Leeds health workers who got first Covid vaccines in Leeds speak out as rollout begins

Bridget KellyBridget Kelly
Bridget Kelly
Leeds NHS workers with decades of service were among the first people in the city  to receive the Covid-19 vaccination.

Nurse practitioner Bridget Kelly, 73, and 80-year-old ward housekeeper Sylvia Harris have received the Pfizer Covid-19 jab today (Weds Dec 8) following its clinical approval.

Bridget Kelly, is one of Leeds Teaching Hospitals NHS Trust's longest serving nurses having worked for 46 years in A&E, including 21 years on nights.

Hide Ad
Hide Ad

Bridget, who works as a nurse practitioner in minor injuries, said, “This means I can get on with my life.

Sylvia HarrisSylvia Harris
Sylvia Harris

"I can protect my husband, who has just had a kidney transplant, and I think everyone should have it to make us all safe.”

Sylvia Harris, a ward housekeeper was the first trust employee to be vaccinated against Covid-19.

Sylvia was aged 26 when she first joined Leeds Teaching Hospitals NHS Trust.

Hide Ad
Hide Ad

Sylvia, who is currently shielding at home, said: “I miss all the people I work with. I’m so glad I’ve got it done.”

The biggest vaccine campaign in NHS history kicked off this morning when 90-year-old grandmother Margaret Keenan became the first person in the world to receive the Pfizer Covid-19 jab at 6.31am at her local hospital in Coventry.

Dr Phil Wood, Leeds Teaching Hospitals NHS Trust's chief medical officer, said: "Our incredible staff have been at the forefront of the response to the coronavirus pandemic, supporting each other, saving lives, leading vaccine research, and holding hands with patients in isolation who sadly never recovered to return to their loved ones.

“We have worked committedly, with compassion and with hope towards the day we could begin vaccinating people to help prevent further tragedy.

Hide Ad
Hide Ad

"We know the struggle is not yet over but reaching this momentous point is a tremendous achievement.”

Professor Nicola Stonehouse, of the University of Leeds’ School of Molecular and Cellular Biology, said: “It’s been a very impressive achievement to have a vaccine approved for use so quickly, but this doesn’t mean any corners have been cut.

“Although it will initially be given to the most vulnerable, we will need a high take up of vaccines across all ages.

“As the current approved BioNtech/Pfizer vaccine is challenging both to transport and store, other vaccines - if approval is granted - may be used too as 2021 progresses."

Hide Ad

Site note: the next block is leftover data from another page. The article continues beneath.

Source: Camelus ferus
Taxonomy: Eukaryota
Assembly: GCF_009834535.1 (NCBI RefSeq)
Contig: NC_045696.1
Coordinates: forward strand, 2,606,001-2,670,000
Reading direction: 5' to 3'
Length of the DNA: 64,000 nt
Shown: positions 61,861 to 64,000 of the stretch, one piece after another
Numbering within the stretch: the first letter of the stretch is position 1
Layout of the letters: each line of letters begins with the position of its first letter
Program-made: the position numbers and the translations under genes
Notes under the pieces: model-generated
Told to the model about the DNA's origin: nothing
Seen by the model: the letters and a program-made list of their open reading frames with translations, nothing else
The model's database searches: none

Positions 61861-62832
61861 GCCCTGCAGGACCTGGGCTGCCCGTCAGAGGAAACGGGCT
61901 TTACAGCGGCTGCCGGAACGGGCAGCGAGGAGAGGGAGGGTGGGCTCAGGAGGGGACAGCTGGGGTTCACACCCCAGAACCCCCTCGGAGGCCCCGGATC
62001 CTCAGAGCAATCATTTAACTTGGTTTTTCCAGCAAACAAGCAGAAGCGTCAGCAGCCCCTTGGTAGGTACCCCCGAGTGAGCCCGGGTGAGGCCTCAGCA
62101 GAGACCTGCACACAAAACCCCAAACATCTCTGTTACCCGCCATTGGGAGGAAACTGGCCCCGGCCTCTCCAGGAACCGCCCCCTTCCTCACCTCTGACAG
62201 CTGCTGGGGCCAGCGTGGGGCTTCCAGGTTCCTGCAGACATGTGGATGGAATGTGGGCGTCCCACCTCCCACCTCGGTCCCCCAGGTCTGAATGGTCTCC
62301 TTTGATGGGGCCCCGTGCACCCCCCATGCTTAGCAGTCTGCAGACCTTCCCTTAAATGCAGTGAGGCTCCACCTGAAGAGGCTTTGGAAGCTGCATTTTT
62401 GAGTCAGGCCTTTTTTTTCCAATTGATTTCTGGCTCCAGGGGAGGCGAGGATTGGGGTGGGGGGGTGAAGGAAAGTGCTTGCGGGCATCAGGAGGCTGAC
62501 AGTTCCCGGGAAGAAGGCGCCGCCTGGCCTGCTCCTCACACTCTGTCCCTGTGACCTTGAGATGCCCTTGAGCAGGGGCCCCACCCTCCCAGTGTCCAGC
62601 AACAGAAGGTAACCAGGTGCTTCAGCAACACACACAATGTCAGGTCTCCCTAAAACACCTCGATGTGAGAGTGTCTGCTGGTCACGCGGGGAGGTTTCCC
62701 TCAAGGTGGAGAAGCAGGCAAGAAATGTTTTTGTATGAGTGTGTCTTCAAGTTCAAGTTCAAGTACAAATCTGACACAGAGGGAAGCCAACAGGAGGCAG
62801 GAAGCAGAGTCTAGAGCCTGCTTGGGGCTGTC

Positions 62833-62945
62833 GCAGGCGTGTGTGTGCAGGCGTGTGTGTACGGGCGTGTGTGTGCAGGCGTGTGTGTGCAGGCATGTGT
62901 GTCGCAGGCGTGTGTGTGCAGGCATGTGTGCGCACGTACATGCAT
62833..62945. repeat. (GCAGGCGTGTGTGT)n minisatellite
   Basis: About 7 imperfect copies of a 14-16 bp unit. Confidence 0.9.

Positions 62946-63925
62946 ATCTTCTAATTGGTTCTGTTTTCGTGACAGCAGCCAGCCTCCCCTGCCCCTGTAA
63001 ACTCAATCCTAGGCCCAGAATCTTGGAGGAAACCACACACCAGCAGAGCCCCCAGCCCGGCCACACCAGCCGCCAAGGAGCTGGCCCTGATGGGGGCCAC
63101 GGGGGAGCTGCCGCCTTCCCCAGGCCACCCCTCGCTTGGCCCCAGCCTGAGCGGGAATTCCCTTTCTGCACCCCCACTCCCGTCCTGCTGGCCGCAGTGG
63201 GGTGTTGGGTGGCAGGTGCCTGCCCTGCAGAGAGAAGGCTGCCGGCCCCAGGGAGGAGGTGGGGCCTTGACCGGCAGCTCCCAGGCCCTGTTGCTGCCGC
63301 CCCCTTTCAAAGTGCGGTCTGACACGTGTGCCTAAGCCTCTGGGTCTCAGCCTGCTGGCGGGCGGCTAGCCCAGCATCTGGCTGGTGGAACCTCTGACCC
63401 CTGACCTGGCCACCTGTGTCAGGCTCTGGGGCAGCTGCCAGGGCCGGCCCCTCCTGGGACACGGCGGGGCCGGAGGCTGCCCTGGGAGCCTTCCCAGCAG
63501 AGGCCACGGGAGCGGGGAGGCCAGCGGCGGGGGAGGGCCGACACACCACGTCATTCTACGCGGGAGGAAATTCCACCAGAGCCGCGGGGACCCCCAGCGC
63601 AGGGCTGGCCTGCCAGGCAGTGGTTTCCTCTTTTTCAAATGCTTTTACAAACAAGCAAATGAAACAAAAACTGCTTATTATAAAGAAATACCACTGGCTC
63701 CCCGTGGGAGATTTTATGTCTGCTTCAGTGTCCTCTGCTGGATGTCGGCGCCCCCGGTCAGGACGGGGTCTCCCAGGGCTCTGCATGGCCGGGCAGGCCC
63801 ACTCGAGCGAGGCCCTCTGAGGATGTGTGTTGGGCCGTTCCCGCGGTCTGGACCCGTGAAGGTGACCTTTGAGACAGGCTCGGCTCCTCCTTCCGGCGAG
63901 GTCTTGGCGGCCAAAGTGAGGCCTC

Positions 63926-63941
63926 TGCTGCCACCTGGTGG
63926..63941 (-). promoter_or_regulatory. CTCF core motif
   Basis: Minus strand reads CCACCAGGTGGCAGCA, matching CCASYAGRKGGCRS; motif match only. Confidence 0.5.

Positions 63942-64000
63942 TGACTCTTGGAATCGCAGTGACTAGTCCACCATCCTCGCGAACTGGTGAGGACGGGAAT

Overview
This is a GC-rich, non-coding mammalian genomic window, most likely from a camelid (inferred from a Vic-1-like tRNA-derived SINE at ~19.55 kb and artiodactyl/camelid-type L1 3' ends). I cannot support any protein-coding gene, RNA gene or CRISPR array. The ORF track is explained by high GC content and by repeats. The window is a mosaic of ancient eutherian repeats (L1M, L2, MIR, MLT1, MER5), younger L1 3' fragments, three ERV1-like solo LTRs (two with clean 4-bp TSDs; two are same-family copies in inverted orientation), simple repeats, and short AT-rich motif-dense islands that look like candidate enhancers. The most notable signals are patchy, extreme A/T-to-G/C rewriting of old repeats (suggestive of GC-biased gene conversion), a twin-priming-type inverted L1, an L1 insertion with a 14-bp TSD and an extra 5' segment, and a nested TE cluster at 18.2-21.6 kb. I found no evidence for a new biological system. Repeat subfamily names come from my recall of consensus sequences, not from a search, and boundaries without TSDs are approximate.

Hide Ad

NHS England chief executive Sir Simon Stevens praised all those involved in delivering the new vaccine programme.

He said: "“Less than a year after the first case of this new disease was diagnosed, the NHS has now delivered the first clinically approved Covid-19 vaccination – that is a remarkable achievement,” Stevens said.

“A heartfelt thank you goes to everyone who has made this a reality – the scientists and doctors who worked tirelessly, and the volunteers who selflessly took part in the trials. They have achieved in months what normally takes years.

"My colleagues across the health service are rightly proud of this historic moment as we lead in deploying the PfizerBioNTech vaccine.

Hide Ad
Hide Ad

“I also want to thank Margaret, our first patient to receive the vaccine on the NHS.

“Today is just the first step in the largest vaccination programme this country has ever seen. It will take some months to complete the work as more vaccine supplies become available and until then we must not drop our guard. But if we all stay vigilant in the weeks and months ahead, we will be able to look back at this as a decisive turning point in the battle against the virus.”

Like many around the country, Maggie has been self-isolating for most of this year and is planning on having a very small family ‘bubble’ Christmas to keep safe.

The phased vaccination programme will see patients aged 80 and above who are already attending hospital as an outpatient, and those who are being discharged home after a hospital stay, among the first to receive the life-saving jab.

Hide Ad
Hide Ad

Care home providers are also being asked by the Department of Health and Social Care to begin booking staff in to vaccination clinics. GPs are also expected to be able to begin vaccinating care home residents.

Any appointments not used for these groups will be used for healthcare workers who are at highest risk of serious illness from Covid-19.

Health chiefs have set out how they will deliver the mammoth task ahead, using hospital hubs, vaccination centres and other community locations as well as GP practices and pharmacies.

The life-saving vaccine is typically delivered by a simple injection in the shoulder but there is a complex logistical challenge to deliver from the manufacturers to patients. It needs to be stored at -70C before being thawed out and can only be moved four times within that cold chain ahead of use.

Comment Guidelines

National World encourages reader discussion on our stories. User feedback, insights and back-and-forth exchanges add a rich layer of context to reporting. Please review our Community Guidelines before commenting.